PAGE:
Friday, July 24, 2009

Sixty Symbols: Figures of Physics

The last post was very long so this one will be very short. My friend Robert Pincus (cloud physicist and gastronome) recently forwarded this site called Sixty Symbols to me and I think its wonderful. Produced by the University of Nottingham its an innovative attempt to take people through the world of symbols in physics and astronomy.

There are separate video clips for a range of physics' most important symbols. Things like

z: cosmological redshift
h: Planck's constant (quantum physics)
c: the speed of light

and lots of others which occur in fonts I don't have access to.

The symbols of physics carry a kind of compressed meaning which can reach an almost poetic level sometimes. I have always found equations profoundly beautiful because, like poems, there is an economy in which just a few short strokes of the pen embraces entire universes of dynamics, relation and potential. It is interesting to note in this regard that Wolfgang Pauli dreamt in the symbols of physics. In his 30 year long correspondence with Jung he came to believe that these symbols were like archetypes in their own way (the history of physics has yet to absorb this side of Pauli's life). Pauli saw the symbols as almost mythic in their ability to embrace the world. That might be going too far but if you think there is something unusual happening in poetry then one can argue the same characteristics of mind and the world happen in mathematical physics as well.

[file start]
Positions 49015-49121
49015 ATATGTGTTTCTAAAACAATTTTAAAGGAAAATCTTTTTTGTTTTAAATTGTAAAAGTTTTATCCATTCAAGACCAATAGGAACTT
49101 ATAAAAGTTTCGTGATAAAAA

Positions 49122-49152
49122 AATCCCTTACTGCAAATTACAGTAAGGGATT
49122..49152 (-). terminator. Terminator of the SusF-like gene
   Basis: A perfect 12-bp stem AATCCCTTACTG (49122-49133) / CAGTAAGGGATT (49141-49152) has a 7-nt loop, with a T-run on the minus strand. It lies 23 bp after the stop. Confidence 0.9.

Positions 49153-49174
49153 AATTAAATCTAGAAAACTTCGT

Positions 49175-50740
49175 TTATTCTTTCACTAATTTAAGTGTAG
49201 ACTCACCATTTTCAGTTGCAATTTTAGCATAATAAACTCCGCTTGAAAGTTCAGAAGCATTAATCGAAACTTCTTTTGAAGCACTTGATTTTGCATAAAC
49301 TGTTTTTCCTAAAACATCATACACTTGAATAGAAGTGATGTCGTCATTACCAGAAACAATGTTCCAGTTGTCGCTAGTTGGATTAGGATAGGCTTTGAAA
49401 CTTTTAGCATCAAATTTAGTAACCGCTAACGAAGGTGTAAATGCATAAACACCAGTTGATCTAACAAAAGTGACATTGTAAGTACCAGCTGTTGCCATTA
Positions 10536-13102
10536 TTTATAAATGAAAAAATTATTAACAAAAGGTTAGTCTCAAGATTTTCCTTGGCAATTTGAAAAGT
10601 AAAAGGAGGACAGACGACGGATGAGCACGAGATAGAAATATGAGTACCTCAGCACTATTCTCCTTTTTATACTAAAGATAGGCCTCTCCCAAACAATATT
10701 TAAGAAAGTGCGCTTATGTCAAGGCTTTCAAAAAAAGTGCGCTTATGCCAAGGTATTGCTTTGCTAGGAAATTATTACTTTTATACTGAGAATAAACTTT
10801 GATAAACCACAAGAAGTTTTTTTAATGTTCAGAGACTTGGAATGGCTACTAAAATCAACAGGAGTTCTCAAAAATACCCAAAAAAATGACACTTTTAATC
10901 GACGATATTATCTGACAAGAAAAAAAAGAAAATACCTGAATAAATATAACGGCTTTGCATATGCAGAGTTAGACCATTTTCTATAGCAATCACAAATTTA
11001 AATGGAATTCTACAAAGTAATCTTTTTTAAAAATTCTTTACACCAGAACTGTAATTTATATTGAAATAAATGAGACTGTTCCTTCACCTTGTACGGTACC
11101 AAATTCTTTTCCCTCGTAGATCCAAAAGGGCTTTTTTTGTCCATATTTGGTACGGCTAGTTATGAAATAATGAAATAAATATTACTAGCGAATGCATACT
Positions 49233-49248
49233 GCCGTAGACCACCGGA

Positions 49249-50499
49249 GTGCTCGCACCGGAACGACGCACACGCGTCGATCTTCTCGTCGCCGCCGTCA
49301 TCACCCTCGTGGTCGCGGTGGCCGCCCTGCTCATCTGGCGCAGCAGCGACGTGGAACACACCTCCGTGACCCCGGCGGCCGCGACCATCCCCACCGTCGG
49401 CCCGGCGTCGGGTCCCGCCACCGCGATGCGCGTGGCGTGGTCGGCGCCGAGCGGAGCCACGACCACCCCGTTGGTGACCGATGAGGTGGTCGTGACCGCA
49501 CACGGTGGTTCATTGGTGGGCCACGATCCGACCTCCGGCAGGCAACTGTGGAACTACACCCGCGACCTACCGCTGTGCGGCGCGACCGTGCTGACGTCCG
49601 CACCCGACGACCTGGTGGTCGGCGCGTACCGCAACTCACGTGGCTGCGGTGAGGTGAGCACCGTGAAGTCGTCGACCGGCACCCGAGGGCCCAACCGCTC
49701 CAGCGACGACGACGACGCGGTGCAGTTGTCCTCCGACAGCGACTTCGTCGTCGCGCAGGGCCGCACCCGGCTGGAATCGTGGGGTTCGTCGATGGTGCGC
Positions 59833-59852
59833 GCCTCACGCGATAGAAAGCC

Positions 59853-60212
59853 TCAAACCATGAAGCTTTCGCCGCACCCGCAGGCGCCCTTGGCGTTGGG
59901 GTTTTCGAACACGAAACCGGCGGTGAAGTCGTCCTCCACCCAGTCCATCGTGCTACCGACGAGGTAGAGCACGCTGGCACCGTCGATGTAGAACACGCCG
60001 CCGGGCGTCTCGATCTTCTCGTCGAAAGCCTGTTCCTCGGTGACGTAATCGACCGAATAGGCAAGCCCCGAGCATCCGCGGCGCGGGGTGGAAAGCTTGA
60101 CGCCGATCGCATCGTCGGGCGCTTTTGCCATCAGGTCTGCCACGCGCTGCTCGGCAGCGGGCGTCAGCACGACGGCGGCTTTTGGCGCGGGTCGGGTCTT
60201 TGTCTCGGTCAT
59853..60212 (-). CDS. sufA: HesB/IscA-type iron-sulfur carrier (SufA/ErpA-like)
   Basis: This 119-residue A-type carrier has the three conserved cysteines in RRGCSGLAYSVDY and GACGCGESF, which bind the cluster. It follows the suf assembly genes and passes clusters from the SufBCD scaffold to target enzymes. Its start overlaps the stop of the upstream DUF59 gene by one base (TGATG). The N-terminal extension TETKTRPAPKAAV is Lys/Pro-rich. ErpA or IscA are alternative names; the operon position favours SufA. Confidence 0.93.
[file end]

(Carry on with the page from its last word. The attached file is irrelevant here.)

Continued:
I hope you enjoy the site. I am slowly working my way through the videos. Some are better than others but the idea is a grand one indeed.


  1. "... but if you think there is something unusual happening in poetry then one can argue the same characteristics of mind and the world happen in mathematical physics as well."

    Adam, an empiricist might not see your insight here, but a radical-empiricist certainly would recognize not only this "odd" dynamic of poetry, but would also see mathematical physics participating in such a phenomenon as well.

    Does the concept of radical empiricism hold any meaning to you?